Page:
BUS passengers could be urged to travel in silence.
Health and noise experts in Kirklees are planning a crackdown on personal stereos on public transport.
They believe excessive use of the stereo systems could be damaging users’ hearing.
And they also admit there is a problem for other passengers, irritated by the noise.
Kirklees Council is taking the imitative during Noise Action Week.
They want to educate users of personal music players on how they could be damaging their hearing.
Environmental Health officers and medical staff from the Health Protection Agency will be speaking to travellers on buses in Huddersfield to advise them of the dangers.
A council spokesman said: “The knock on effect of this work should also help reduce the annoyance created for other bus users of loud personal music players.
“Research has revealed that listening to personal music players at high volumes can cause serious damage to hearing.
“According to a report from the EU Scientific Committee on Emerging and Newly Identified Health Risks, as many as 10% of personal music player listeners are at risk of permanent hearing loss through listening to music through headphones at high volumes for long periods of time.2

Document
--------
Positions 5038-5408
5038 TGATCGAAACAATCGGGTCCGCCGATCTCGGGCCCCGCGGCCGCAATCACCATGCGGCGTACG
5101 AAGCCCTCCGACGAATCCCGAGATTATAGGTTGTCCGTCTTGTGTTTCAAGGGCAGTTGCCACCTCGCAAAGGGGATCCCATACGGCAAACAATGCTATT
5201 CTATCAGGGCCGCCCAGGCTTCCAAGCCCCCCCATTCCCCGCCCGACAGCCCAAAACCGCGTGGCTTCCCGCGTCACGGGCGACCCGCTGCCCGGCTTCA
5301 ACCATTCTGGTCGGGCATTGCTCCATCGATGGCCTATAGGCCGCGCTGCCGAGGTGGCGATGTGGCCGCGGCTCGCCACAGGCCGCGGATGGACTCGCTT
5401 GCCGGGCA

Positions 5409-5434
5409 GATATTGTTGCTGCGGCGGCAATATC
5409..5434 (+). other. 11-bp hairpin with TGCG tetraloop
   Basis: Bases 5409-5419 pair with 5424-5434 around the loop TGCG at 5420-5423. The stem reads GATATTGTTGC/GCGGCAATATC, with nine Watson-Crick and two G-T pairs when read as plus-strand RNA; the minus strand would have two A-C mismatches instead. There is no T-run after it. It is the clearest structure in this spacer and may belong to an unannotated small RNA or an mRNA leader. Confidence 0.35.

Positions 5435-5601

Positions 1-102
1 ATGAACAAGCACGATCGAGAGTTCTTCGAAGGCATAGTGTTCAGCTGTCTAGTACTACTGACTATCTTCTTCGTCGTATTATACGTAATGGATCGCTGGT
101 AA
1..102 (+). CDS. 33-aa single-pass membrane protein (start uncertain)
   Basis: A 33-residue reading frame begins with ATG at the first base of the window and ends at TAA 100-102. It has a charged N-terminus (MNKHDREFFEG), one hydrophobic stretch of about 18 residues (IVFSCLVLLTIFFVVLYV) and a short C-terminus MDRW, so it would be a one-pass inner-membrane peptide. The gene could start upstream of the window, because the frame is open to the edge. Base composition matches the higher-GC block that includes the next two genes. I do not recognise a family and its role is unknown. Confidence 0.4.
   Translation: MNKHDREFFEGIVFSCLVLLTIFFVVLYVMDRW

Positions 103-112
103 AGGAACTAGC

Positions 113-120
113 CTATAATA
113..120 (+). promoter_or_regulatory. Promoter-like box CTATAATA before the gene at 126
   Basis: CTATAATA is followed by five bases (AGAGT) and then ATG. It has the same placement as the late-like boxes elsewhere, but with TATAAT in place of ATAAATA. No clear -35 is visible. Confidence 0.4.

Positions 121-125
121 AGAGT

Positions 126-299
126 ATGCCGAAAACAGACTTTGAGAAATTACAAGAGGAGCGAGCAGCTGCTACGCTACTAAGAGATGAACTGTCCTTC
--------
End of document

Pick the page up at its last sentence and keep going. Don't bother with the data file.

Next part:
Sales of personal music players have soared in recent years and with 50 to 100 million people listening to personal players in the EU, around 2.5 – 10 million people are now at risk.
MP3 players are considered particularly dangerous because they can reach very high volumes without loss of quality and can store hours of music, so people listen for longer.
Some devices tested have reached 120 decibels – the equivalent of a jet taking off.
The spokesman added: “Hearing damage from personal music players can largely be prevented by measures such as reducing the noise exposure levels and duration of listening.
“Listening to music at 80 dB(A) or less is regarded as safe, with hearing loss very unlikely at or below that level, no matter for how long or how often personal music players are used.
“Currently, there are no limits for the volume of MP3 players in the EU, although the EU Commission wants a maximum volume to be set on MP3 players, including iPods.
“It has proposed a maximum default setting of 85 decibels, with a top limit of 100 decibels.”
Other projects to be tackled by the noise-busters includes a crackdown on noisy parties on summer evenings.
They will use extra staff to respond to complaints about noise between 9pm and 7am.
And if people persist in playing music, then the council officers have the power to seize stereo equipment.